Merrie England

Date 14th June 2012
Society Matlock G & S Society
Venue Medway Community Centre, Bakewell
Type of Production Light Opera
Director Nic Wilson
Musical Director Melanie Gilbert


Author: Joyce Handbury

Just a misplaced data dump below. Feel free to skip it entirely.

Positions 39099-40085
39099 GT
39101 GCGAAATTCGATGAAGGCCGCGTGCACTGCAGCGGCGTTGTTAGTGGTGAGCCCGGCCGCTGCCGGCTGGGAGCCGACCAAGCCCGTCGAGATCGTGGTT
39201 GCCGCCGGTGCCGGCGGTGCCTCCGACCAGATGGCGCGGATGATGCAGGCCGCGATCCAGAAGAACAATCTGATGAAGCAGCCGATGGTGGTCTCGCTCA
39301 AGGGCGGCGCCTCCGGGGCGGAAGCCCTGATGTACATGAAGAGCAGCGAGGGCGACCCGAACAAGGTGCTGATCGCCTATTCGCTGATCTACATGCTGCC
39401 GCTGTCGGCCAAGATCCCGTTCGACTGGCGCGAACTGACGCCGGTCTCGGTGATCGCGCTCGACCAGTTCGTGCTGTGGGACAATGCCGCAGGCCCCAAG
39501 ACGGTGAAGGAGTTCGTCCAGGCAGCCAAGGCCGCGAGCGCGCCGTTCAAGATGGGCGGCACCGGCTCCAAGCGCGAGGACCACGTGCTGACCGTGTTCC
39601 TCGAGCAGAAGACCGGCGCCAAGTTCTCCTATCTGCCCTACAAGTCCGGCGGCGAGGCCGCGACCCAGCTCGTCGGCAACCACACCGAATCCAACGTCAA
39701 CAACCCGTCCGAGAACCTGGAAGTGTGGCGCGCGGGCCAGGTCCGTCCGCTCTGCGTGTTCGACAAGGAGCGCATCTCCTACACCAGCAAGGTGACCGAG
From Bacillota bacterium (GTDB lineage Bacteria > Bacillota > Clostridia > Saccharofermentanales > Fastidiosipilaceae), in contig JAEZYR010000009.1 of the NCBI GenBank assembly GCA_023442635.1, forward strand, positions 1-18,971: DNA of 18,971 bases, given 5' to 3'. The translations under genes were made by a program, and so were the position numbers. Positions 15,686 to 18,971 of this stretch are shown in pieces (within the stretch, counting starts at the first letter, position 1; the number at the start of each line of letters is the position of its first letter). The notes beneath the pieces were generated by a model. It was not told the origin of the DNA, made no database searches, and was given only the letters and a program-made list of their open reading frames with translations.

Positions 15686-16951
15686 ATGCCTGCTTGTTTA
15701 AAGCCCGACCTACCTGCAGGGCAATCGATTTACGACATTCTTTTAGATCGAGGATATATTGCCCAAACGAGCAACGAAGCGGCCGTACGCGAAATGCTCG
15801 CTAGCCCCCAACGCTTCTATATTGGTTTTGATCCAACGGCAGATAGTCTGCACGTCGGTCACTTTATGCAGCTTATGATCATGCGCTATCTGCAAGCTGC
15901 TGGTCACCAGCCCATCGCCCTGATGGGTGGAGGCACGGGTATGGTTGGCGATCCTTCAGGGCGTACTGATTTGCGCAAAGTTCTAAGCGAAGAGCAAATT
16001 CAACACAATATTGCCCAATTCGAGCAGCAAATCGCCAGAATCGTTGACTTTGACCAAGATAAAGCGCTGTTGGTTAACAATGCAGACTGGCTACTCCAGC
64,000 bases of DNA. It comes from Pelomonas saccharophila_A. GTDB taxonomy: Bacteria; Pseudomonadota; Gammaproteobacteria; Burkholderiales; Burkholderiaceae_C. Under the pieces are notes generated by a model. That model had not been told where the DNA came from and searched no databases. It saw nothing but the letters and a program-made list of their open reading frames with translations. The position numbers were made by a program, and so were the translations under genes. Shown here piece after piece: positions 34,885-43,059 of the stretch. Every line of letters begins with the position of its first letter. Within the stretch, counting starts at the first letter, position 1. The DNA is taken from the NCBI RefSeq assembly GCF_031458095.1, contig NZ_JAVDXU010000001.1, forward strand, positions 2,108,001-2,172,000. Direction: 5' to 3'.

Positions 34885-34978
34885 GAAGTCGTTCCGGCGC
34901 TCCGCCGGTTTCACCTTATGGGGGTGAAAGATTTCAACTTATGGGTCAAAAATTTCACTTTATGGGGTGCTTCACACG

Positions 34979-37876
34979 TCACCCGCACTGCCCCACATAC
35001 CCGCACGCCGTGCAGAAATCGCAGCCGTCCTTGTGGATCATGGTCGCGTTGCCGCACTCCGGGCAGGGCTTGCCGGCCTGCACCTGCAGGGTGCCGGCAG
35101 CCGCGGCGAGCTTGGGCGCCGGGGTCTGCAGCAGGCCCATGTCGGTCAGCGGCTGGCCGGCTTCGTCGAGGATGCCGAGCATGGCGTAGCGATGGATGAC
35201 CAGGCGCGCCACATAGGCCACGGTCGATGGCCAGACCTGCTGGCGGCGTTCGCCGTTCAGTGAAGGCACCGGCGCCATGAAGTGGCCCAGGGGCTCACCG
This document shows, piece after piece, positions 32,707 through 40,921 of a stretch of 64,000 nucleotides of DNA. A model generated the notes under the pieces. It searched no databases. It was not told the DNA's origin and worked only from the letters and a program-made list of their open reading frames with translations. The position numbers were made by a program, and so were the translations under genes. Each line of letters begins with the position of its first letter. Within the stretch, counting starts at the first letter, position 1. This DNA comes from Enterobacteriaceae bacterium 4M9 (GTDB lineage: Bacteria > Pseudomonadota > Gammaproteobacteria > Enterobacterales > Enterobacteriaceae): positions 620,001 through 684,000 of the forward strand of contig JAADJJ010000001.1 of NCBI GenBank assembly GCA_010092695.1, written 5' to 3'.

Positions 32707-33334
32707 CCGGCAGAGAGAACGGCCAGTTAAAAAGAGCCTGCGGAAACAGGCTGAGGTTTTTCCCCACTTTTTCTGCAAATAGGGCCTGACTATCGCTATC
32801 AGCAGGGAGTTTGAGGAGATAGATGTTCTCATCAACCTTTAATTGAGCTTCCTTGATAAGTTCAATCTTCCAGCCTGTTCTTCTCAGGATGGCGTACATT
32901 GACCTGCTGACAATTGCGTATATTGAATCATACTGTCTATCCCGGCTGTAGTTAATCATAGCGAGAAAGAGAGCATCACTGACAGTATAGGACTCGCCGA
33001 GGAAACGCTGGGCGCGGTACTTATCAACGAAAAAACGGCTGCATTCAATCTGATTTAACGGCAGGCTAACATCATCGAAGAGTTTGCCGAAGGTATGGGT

What better way to celebrate the Queen’s Diamond Jubilee than with a performance of Merrie England the plot of which gives a fictional glimpse into the time of the first Queen Elizabeth but many of the characters and relationships are based on real people. The story tells of the rivalry between  The Earl of Essex and Sir Walter Raleigh for the affections of the Queen but unbeknown to Essex, Sir Walter secretly loves her Maid of Honour Bessie Throckmorton. The action takes place around 1589 on May Day and the May Queen decides that a witch hunt would be a suitable addition to the celebrations. The original piece by composer Edward German and librettist Basil Hood was deemed to be too long and with twenty five principals and a full orchestra Max Taylor set about the task of making it more relevant and more accessible for a small society to perform and decided on a chamber-like approach to the sound with just eight musicians. Max also took on the role of Sir Walter Raleigh and what an outstanding performance he gave as did Lesley Kraushaar as Bessie Throckmorton and Nic Wilson as the Earl of Essex all three were excellent in their respective roles. The May Queen was splendidly played by Helen Booker and the love of her life Walter Wilkins, a Shakespearean actor, was gloriously portrayed by Chris Kraushaar who squeezed every ounce of comedy out of the role and his A - Z rendition of Romeo and Juliet was superb. Queen Elizabeth was majestically played by Liz McKenzie and I loved Wendy Costigan as Jill-all-alone her delivery was gentle and so natural and her voice suited the part perfectly and sitting in her arms was an all-moving, all-purring white cat - a definite scene stealer! David Stokes as Long Tom and Richard Simmonds as Big Ben gave fine performances as the Royal Foresters. Not to be outdone the excellent singing and acting of the Townsfolk of Windsor added that extra dimension to the whole performance as did the first rate orchestra. The costumes were truly magnificent and the finale to the reprise of ‘Long Live Elizabeth’ was a rousing end to what had been a superb show and all performed in the smallest of spaces and when the Queen made her final entrance in all her regal splendour it was really quite moving. Congratulations to all and especially to Nic, Melanie and Max and the icing on the cake is that the society are honoured to have been asked to perform it (twice) at the International G&S Festival at Buxton at the end of July as part of their opening weekend celebration of the Jubilee.